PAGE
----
â€˘ Yen: Lower as GDP slows
â€˘ Pound: Hovers near 2.03 awaiting NFP GDP estimate in line
â€˘ Euro: Holds 1.4600 as hawkish Trichet lends support
â€˘ US Dollar: all eyes on NFP
A typically quiet night in the currency markets ahead of the US Non Farm payrolls release due later in the day which should serve as the marquee event risk of the week. The price action is especially slow due to the absence of any meaningful economic data in Asia or Europe tonight and traders appear to be content to merely square up ahead of the North American session.
Wednesdayâ€™s ADP report shocked the market by suggesting that US payrolls may expand by as much as 200K in November. Given the massive amount of gloom and doom analysis surrounding the US economy an increase of such magnitude would surely silence the dollar bears who have been calling for an imminent start of a US recession. In fact as we posted in our forums Google trends indicates that concerns about a recession may be setting a double top in popular media which in turn may coincide with a topping out of dollar negative sentiment.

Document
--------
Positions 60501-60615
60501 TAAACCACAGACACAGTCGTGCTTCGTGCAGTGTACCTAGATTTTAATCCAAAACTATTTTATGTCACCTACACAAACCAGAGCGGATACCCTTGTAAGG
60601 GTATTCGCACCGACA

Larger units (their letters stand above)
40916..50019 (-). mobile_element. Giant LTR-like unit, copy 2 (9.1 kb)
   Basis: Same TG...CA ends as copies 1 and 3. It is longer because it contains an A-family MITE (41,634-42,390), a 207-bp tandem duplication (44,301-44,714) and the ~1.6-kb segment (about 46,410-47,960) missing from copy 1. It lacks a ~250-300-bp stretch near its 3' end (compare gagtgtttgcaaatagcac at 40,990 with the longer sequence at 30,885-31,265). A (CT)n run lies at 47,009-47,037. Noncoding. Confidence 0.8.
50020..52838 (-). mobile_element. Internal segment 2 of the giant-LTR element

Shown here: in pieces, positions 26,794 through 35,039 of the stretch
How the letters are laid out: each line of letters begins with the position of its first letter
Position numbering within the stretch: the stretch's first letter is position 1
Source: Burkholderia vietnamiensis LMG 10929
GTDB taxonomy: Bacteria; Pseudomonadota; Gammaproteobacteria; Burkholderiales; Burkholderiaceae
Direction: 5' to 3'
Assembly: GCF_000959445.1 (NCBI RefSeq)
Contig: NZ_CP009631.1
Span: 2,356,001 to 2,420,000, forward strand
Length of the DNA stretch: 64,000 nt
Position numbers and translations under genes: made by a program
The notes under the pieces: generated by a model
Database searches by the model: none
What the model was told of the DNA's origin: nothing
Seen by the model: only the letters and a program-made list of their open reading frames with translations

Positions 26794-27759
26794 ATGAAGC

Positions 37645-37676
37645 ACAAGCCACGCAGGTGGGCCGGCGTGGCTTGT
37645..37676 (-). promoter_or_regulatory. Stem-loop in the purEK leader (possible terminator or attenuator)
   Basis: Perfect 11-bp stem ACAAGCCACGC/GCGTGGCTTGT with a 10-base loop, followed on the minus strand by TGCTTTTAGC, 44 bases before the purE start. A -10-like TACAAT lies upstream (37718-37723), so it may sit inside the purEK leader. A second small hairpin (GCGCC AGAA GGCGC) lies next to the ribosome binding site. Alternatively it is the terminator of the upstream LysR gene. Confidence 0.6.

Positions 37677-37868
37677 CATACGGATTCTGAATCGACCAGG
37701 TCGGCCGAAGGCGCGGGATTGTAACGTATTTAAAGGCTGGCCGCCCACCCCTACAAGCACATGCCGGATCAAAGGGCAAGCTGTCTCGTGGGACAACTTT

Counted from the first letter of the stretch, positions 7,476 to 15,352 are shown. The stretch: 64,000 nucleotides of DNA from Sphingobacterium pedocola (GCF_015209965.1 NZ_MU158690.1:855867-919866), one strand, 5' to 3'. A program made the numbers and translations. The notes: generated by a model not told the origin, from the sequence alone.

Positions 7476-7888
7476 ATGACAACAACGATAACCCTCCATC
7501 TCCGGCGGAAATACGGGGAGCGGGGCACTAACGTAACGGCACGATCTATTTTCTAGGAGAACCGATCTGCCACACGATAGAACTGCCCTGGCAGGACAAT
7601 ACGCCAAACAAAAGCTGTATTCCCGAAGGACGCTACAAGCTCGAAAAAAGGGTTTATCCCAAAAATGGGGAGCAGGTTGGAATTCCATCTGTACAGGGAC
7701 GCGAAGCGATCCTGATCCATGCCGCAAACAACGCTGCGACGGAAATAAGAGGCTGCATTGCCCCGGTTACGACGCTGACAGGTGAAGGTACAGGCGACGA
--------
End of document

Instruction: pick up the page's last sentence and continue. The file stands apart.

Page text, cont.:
Greenback rally, however, was stopped cold yesterday after a decidedly hawkish press conference from ECB chief Jean Claude Trichet. The message from President Trichet was essentially, â€śDonâ€™t mess with us.â€ť Mr. Trichet focused squarely on price pressures burbling up in the EZ economy, ignoring the possible dangers of weak consumer spending, suggesting that the ECB was willing to buck the global monetary trend of easing and would hike rates if necessary in Q1. We continue to be skeptical of ECBâ€™s posture, believing that for the moment the bark of EZ monetary officials is bigger than their bite. Nevertheless, the starkly different approach of the two largest central banks to monetary policy continues to favor the euro and the pair may rise further if NFPâ€™s disappoint and bring back the talk of a 50bp cut in the Fed funds rate. For the time being the pair has found equilibrium at the 1.45-1.46 level but whether it makes another at 1.50 will likely depend on the outcome of US labor data today.